W3C home > Mailing lists > Public > ietf-http-wg@w3.org > October to December 2012

Re: #385: HTTP2 Upgrade / Negotiation

From: Willy Tarreau <w@1wt.eu>
Date: Wed, 24 Oct 2012 08:48:50 +0200
To: Amos Jeffries <squid3@treenet.co.nz>
Cc: Mark Nottingham <mnot@mnot.net>, ietf-http-wg@w3.org
Message-ID: <20121024064850.GD7331@1wt.eu>
On Wed, Oct 24, 2012 at 06:21:47PM +1300, Amos Jeffries wrote:
> For the other types of middleware the DNS is irrelevant as you say. So 
> where is the benefit come in from doing it when middleware is involved? 
> there is none. Yet the interceptors will cause problems. A very 
> unbalanced situation leaning towards breakage.
> I'm +0 on the DNS mechanism. Looks good, but only for a small segment of 
> the market.

I'd go further, the problem with DNS is that by design it's used to
provide information for one record which corresponds to a host name.
In my opinion it's totally unsuited for use with HTTP the way it's
used today because I see no way it would cover the following cases :

  - multiple IP addresses advertised at different locations for the
    same record, possibly talking different protocol versions due to
    a progressive deployment. Eg :

	$ host -t a google.com
	google.com has address
	google.com has address
	google.com has address
	google.com has address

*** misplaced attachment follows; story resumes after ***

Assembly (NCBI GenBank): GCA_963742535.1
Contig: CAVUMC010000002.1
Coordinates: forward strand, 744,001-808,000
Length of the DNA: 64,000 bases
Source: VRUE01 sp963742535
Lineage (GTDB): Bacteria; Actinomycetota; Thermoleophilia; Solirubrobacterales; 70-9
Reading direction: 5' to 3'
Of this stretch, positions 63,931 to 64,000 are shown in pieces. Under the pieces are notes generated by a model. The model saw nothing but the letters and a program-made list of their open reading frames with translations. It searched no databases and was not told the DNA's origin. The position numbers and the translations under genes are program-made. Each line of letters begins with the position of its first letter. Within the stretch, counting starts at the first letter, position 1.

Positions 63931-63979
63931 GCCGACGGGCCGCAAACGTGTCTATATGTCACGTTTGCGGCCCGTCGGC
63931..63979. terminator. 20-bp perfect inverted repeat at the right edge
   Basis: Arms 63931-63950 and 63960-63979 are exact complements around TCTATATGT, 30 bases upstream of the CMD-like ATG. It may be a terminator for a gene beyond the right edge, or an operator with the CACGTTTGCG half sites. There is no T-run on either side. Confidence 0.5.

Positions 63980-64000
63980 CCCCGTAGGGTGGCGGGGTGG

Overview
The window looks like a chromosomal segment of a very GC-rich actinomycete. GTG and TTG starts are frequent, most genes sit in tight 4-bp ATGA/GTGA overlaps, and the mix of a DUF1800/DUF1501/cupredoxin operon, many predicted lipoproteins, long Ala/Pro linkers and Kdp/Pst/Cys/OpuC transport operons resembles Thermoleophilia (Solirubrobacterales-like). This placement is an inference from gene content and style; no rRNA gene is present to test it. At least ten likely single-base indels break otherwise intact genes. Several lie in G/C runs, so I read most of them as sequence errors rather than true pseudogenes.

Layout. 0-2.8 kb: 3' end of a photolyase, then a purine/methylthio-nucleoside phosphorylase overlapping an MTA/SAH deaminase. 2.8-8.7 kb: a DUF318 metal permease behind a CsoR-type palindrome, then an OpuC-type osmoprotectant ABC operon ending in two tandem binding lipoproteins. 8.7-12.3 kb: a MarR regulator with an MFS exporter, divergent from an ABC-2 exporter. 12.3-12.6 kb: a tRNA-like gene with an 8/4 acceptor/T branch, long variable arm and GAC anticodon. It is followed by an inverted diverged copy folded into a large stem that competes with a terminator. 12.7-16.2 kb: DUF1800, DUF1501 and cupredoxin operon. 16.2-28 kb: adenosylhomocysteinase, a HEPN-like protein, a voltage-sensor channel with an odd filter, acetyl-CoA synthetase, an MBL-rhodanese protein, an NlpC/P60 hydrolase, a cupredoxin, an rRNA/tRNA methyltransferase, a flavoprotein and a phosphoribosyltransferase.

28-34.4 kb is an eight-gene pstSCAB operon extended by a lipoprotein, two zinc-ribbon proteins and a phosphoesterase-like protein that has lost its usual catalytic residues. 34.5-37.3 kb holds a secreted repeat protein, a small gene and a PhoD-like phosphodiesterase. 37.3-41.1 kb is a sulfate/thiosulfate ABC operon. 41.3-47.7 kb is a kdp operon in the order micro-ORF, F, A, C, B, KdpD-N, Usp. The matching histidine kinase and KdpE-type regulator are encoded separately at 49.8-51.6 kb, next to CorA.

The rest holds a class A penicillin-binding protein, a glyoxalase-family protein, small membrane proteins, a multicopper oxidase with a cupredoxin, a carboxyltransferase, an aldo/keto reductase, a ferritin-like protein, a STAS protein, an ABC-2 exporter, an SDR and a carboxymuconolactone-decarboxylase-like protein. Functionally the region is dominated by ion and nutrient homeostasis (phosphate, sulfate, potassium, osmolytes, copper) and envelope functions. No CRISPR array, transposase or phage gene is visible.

google.com has address
	google.com has address
	google.com has address
	google.com has address
	google.com has address
	google.com has address
	google.com has address

  - anycast routing : the same name and IP address exist on two continents,
    but they don't necessarily speak the same version. Some CDNs right now
    use anycast, it would be better if we don't tell them "switch all your
    nodes at once".

  - react to quick changes : you're installing your shiny new gateway
    supposed to talk http/2. You advertise it in DNS. Then you realize
    it crashes. Oops, rollover to previous 1.1 gateway, but the bad was
    already made, the world knows you're on the new one and caches this
    for some time. Site remains randomly accessible for the time users
    cache the record ;

  - multiple service versions at the same IP address as is often encountered
    on internal networks. For example, you have dynamic on :80 and :443 in
    HTTP/1 and static on :8080 and :8443 using HTTP/2. And note that in
    developer environments, it's very common to have 100+ ports bound on
    a same host with different applications being developped. I wouldn't be
    one of these users if my browser randomly used either version to access
    the application I'm developing depending on DNS records...

Seriously, I think that using negociation for the standard scheme is the
only way to make something compatible with what exists. Having a new scheme
is fine to say 2.0 only but as someone (I don't remember whom) said a
few months ago, proxies will have no choice but to obey and they won't all
be 2.0 ready for some (long) time.

Received on Wednesday, 24 October 2012 06:49:39 UTC

This archive was generated by hypermail 2.3.1 : Tuesday, 1 March 2016 11:11:07 UTC